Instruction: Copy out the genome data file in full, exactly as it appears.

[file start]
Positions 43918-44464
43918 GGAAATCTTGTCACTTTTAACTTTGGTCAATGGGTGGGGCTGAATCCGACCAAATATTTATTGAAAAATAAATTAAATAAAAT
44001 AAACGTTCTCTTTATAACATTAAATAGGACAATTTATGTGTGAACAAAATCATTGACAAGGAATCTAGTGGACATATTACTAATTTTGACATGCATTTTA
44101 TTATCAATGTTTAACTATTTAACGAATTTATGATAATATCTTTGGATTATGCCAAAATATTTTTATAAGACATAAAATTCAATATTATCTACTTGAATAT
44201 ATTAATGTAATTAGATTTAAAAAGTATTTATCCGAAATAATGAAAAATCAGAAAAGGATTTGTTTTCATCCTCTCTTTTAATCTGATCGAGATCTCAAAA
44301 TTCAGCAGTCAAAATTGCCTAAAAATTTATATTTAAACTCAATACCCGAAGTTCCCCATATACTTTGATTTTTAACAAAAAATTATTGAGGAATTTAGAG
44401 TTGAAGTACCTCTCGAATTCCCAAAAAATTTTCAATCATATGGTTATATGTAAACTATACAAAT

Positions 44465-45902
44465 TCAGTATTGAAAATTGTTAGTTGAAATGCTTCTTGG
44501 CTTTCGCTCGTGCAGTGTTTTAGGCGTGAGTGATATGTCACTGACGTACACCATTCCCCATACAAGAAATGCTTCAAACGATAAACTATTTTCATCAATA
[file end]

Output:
Positions 43918-44464
43918 GGAAATCTTGTCACTTTTAACTTTGGTCAATGGGTGGGGCTGAATCCGACCAAATATTTATTGAAAAATAAATTAAATAAAAT
44001 AAACGTTCTCTTTATAACATTAAATAGGACAATTTATGTGTGAACAAAATCATTGACAAGGAATCTAGTGGACATATTACTAATTTTGACATGCATTTTA
44101 TTATCAATGTTTAACTATTTAACGAATTTATGATAATATCTTTGGATTATGCCAAAATATTTTTATAAGACATAAAATTCAATATTATCTACTTGAATAT
44201 ATTAATGTAATTAGATTTAAAAAGTATTTATCCGAAATAATGAAAAATCAGAAAAGGATTTGTTTTCATCCTCTCTTTTAATCTGATCGAGATCTCAAAA
44301 TTCAGCAGTCAAAATTGCCTAAAAATTTATATTTAAACTCAATACCCGAAGTTCCCCATATACTTTGATTTTTAACAAAAAATTATTGAGGAATTTAGAG
44401 TTGAAGTACCTCTCGAATTCCCAAAAAATTTTCAATCATATGGTTATATGTAAACTATACAAAT

Positions 44465-45902
44465 TCAGTATTGAAAATTGTTAGTTGAAATGCTTCTTGG
44501 CTTTCGCTCGTGCAGTGTTTTAGGCGTGAGTGATATGTCACTGACGTACACCATTCCCCATACAAGAAATGCTTCAAACGATAAACTATTTTCATCAATA